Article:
By Erickka Sy Savané

“Shut up before I bust you in the f*cking mouth!”
I turn around to see Peaches, cursing out her pre-K son. It’s crazy because, unlike the moms that I hear from two blocks away from the school, mouths running like Usain Bolt, Peaches is usually pretty quiet. The little boy holds his head down as she continues her tirade.
“Come on,” I say, grabbing my daughter’s five-year-old hand.
"Why’s that lady so mad?”
“I don’t know. Sometimes mommies get mad,” I tell her.
"Well, she was real mad!" she responds.

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Like seeing road kill, thoughts of Peaches going ham on her kid leave me unsettled, and I can’t stop thinking about how damaging it must be to the little boy’s psyche. It reminds me of a few months ago when I was having a play date with another mom here in Jersey City, and after trying unsuccessfully to get her seven-year-old daughter to listen, the mom said, “You lucky I don’t bust you in the mouth!” My ears did a little twitch, which she must have noticed because she laughed it off, “I just say that to get her attention.”

It’s kinda interesting though, that two moms from the neighborhood are both cursing at their kids. Am I missing something?

I do my best to shelter my kids from the four-letter words that I grew up with. The ones my Granny used so liberally to pepper her conversation. I also monitor what they watches on TV. But it seems as soon as I walk out the door, someone is dropping f-bombs. Most times, it’s kids. Especially, the teens. And it makes me wonder if perhaps I'm out-of-touch with what’s going on today. Is this way of sheltering them from such language even good for them? Am I bringing them up to be soft and incapable of dealing with the world’s sharp edges?

Just the other day, I was speaking to the friend from the playdate, and she was telling me how she’s teaching her daughter a “black code” (aka a way of interacting with the police that won’t get her killed). She’s teaching her to say, “Yes, officer, no, officer, what can I do for you today, officer?” She says it’s a conversation that she wanted to have with her when she was older, but it’s more important to have it now, when she can point to the TV and use all the police killings as an example.

GoodGodAlmighty! It seems like a lot to put in her young head! I ask if it’s even realistic that her 7 year-old daughter will get stopped by the police? She looks at me like I'm the one who’s crazy.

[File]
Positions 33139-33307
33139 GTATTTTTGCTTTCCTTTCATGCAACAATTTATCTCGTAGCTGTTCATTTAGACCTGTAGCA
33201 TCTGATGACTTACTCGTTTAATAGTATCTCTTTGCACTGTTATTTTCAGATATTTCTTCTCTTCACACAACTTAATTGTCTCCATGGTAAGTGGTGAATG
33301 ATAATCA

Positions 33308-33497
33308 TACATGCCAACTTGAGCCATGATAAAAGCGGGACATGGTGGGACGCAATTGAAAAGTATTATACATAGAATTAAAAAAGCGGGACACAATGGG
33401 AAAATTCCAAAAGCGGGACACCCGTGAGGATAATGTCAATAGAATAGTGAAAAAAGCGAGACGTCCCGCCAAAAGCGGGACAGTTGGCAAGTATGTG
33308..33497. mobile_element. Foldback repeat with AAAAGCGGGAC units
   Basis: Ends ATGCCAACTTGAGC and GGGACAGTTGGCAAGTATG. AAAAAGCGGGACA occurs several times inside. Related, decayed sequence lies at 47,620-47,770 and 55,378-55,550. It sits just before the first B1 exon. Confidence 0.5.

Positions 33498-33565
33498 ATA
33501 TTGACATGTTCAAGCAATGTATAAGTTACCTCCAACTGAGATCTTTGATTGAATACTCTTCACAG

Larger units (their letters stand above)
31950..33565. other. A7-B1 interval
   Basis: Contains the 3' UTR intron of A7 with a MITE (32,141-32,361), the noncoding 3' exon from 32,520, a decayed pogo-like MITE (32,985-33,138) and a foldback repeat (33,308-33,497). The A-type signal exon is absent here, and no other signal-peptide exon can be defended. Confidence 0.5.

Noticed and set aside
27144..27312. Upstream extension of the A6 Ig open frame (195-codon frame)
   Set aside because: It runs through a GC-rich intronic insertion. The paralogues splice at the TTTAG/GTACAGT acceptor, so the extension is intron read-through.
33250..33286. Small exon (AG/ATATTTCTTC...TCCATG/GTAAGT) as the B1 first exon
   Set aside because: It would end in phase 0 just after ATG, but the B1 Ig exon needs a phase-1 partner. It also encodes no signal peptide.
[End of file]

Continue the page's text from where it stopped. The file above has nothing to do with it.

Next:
“With what’s going on in this country right now, anything could happen to any of us.”

Actually, growing up, my mom taught me and my brother a code of conduct with the police too: Always be respectful and don’t reach for anything. But I got away from it, thinking that it was a way of being that served a prior generation. But today, things feel worse.

I call my best friend Lee to see if he thinks I'm raising marshmallows. He’s from Newark and has a huge family of sisters and brothers, nieces and nephews who are doing well. "Do these cursing moms have the right idea?" I ask him.

He says, though his mom could get sharp-tongued with him growing up, she always caught herself before blacking out. But language like that was common. “That’s just how we talk, but it’s not just us, it’s Spanish, Italian…I don’t think they really mean they’re going to bust them in the mouth,” he says. On whether he thinks there’s any benefit to cursing at kids, he says, “Only if you believe in toughening them up for the streets. But it's your job to set them up for something better.”

The next day, when dropping my daughter off to school, I end up talking to her teachers. They say they hear parents swearing at kids all the time and it poses a real problem for them because the kids don’t know how to listen when they’re speaking to them in a regular voice.

I think about the times when my kids haven’t been listening and even “Good morning!!!” comes out with three exclamation points. The reason I pull back to a normal tone isn’t always because they’re listening, it’s because I don’t want screaming to become the only thing they respond to. Like those kids that think “lil’ n*gga” is actually their name.

I won’t knock these moms for their choices, to each her own. But going down that path is not for me. Should I feel the need to toughen my daughter up, which isn’t a bad idea, I’ll get her into karate.

This article appeared on Madamenoire.com

Do you believe in cursing at kids?

Erickka Sy Savané is managing editor of CurlyNikki.com, a wife, mom, and freelance writer based in Jersey, City, NJ. Her work has appeared in Essence.comEbony.com, Madamenoire.com, xoNecole.com, and more. When she’s not writing...wait, she’s always writing! Follow her on Twitter, Instagram or ErickkaSySavane.com

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